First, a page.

Here's a random faq, which is mostly just copying and pasting things I replied to with a few tweaks. Some replies are rather long so I will post links to those answers instead, but walls of text are inevitable for things I'm pasting from notes and stuff.
This is really long, so I think I should migrate these to formspring
or something. So I guess from now on if you have a question about anything art or otherwise, feel free to pop me a comment there. I'll try to reply when I can. [link]TOOLS
1. What do you do these in!?
Adobe Photoshop CS4 and Wacom Intuos 3. But any Photoshop should do. I use pretty basic functions mostly!
2. "Do you mind if I ask you what kind of brushes you used?"
I use a custom brush set, but stick to basics. Although I hardly look around now, it's very easy to google up and search for them all over the internet and at forums like conceptart.org. As for mine, it changes often, but usually I still have the brushset compiled by the super awesome James Paick.
My favorite multi-purpose brush though, is just the default round; give it pressure sensitivity for opacity and size only, and squash the angle into an oval brush when appropriate.
3. "How long do you spend on a picture?
As for time spent, it depends on every picture... it may take as little to an hour to spread out a bit over several days. Oftentimes I start things, forget about them for a long time, and pick it up again, so it's hard for me to measure. However there's a nice quote by Scott Robertson; when asked this question he would answer something along the lines of "40 years and five hours", because all of this is really cumulative, and if you are a hobbyist you really shouldn't stress yourself by competing against someone who dedicated their life to getting better at this. The time spent will lessen as you grow!TECHNIQUE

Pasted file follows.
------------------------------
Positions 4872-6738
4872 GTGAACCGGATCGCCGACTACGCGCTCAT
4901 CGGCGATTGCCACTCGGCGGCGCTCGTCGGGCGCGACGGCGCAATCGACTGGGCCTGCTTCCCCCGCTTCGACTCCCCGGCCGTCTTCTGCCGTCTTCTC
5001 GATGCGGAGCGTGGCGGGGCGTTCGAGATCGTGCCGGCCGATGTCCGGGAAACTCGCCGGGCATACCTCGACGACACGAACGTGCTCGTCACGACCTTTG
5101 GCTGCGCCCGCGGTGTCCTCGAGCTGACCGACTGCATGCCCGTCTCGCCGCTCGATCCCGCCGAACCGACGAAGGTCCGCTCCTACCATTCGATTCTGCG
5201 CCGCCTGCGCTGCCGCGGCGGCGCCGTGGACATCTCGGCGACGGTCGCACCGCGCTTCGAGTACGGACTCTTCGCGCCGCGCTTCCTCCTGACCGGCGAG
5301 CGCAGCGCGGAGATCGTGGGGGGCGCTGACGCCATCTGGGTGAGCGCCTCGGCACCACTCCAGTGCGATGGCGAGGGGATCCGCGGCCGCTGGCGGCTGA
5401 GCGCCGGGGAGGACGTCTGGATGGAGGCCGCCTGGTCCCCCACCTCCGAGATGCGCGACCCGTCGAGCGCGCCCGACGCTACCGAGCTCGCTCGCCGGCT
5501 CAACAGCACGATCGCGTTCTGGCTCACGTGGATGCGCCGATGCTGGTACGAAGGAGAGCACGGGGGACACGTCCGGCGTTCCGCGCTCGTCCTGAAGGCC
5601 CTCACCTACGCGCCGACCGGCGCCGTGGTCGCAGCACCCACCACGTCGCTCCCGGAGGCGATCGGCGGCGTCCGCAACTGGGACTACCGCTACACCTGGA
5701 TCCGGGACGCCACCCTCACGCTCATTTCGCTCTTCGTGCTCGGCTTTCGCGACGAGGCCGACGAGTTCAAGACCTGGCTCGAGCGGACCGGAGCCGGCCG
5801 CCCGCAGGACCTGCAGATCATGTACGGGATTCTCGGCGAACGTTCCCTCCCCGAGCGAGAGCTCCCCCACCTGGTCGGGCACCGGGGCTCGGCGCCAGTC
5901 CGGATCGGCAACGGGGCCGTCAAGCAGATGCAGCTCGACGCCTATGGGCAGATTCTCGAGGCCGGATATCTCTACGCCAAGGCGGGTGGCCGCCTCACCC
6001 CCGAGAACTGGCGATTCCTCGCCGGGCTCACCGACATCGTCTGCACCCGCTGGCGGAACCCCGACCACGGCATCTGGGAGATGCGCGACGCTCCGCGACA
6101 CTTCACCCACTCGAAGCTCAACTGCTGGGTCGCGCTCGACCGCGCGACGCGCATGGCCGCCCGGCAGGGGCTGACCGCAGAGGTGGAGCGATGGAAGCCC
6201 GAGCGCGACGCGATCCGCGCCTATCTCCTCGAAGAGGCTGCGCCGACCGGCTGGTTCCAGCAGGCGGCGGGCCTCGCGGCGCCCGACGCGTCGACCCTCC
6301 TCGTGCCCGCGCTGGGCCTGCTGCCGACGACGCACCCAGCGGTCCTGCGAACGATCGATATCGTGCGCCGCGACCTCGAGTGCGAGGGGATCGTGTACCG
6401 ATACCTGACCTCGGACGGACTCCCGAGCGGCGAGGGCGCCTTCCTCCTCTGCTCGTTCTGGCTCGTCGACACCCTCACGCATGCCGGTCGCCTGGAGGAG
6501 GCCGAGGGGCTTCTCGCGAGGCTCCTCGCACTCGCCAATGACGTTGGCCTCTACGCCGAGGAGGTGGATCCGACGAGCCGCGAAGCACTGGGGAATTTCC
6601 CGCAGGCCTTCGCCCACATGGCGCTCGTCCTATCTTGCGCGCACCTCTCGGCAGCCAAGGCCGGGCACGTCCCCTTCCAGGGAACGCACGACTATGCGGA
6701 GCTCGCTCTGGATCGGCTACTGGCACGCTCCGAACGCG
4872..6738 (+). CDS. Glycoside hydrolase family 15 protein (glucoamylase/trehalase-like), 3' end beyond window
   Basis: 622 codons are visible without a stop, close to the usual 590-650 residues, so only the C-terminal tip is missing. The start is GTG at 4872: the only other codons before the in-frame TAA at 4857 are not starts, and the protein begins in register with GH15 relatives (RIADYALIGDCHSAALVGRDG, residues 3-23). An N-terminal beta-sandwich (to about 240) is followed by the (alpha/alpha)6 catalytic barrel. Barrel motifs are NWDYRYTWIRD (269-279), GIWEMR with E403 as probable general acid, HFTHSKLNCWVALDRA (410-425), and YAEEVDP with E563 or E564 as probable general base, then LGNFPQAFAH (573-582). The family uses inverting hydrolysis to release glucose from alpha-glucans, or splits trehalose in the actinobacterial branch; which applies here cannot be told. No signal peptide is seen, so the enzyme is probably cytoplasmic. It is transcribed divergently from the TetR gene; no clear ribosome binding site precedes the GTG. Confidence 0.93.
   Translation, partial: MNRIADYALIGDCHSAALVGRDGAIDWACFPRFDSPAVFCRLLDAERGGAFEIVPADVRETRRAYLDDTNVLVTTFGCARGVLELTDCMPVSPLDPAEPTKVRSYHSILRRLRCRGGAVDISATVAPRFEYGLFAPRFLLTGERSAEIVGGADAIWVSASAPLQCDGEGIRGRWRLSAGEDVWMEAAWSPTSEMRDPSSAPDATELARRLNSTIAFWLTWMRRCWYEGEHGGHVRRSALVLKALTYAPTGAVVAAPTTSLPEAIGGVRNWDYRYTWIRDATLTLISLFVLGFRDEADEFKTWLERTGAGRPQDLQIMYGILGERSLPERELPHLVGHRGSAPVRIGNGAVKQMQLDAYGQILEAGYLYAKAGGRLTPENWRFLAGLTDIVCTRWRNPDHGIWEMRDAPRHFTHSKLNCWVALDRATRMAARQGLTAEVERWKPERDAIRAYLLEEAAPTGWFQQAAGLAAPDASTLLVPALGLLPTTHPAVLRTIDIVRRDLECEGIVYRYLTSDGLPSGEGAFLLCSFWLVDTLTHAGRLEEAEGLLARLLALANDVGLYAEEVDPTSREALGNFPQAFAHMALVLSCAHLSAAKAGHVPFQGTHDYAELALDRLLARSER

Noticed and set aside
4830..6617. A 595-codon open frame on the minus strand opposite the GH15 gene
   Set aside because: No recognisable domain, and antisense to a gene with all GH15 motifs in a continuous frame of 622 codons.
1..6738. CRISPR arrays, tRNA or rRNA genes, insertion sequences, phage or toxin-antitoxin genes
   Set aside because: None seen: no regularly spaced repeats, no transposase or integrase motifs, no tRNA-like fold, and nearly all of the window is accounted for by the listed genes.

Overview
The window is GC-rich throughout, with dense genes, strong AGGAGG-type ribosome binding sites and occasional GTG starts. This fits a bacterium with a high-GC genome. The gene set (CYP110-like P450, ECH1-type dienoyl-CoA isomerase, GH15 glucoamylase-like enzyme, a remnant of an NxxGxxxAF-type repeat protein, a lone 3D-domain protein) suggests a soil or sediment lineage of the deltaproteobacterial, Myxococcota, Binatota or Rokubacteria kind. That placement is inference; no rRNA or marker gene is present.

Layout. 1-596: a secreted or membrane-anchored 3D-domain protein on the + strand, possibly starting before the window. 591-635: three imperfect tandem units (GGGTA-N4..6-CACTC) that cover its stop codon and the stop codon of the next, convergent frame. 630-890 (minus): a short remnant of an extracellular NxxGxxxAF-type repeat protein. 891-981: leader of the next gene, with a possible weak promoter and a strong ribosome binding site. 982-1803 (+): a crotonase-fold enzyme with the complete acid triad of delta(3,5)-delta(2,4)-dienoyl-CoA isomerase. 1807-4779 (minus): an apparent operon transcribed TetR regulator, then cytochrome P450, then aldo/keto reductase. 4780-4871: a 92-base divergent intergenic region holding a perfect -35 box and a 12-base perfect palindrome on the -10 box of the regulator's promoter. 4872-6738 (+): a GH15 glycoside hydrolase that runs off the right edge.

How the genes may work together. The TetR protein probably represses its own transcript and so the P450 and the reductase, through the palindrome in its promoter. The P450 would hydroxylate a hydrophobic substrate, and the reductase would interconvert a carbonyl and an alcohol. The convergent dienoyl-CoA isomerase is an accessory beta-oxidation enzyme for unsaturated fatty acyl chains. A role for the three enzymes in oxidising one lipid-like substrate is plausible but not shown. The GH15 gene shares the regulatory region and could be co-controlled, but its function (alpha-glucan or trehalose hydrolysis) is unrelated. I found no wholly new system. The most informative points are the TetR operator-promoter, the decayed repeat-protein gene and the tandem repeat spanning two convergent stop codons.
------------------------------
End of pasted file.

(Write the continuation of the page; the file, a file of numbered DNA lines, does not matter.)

For starters, I occasionally do tutorial paintovers for other people. There are times that I see repeat characteristics in peoples works so I find it very educational to demonstrate directly onto a drawing, and others learn from seeing other peoples works. Here are a few that I find the most relevant to most people.
This one I posted on DA and covers my favorite brush, and some painting techniques. [link]
And another one I did on portrait painting and using refs [link]
And a small one on adding finishing touches [link]
And one on values, an easy way to punch your image [link]
Note that those things are pretty much shortcuts but you have to really try to figure out what you're doing and WHY you're doing it, too. Awareness of something will be the first step closer for you to compose it with deliberation. Happy mistakes and shortcuts can only bring you so far before the first becomes too unpredictable and the second becomes too formulaic.
1. Backgrounds escape me! Any tips on how you begin a project like this?
There are lots of different ways, one I like to do is to slap down blobs of colors and textures, warp and manipulate them, play with layer settings and so on, to find shapes that you might want to use. I also like to have a direction in mind, but with this kind of experimentation, it's great to keep an open mind and see where your "happy accidents with deliberate intent" and "controlled chaos" will take you.
2. For photoshop speedpainting, do you throw in textures as you go, at the end, or do them stroke by stroke?
Yes this was photoshop. Most of it is the simple default round brush, to get all the big moves down as well as the details on the bold/visible strokes. Then I threw some textures in, and start painting on top with the simple brush again (not a good idea to just throw on textures in the end and call it finished). Oftentimes you might sculpt back and forth with textured and simple brush. It's nice to have balance ￼
3. Just curious, do you paint in black and white to sort out the hue then colour over that... Or do you paint right into colour? ￼
4. Questions on composing with light and dark patterns:
"If we need to consider shadow shapes in our render, would we also have to consider light shapes? Or would those be the neutral, leftover shapes that are carved out from the shadow shapes, and ..."
Answers here: [link]
5. "How do you make your paintings have such a nice texture to them? When I paint, the result looks.. far too smooth.
Also, what settings/brushes do you use in Photoshop? I've been sticking to the default brushes, but I hear a lot about custom brushes, and I'm pretty confused."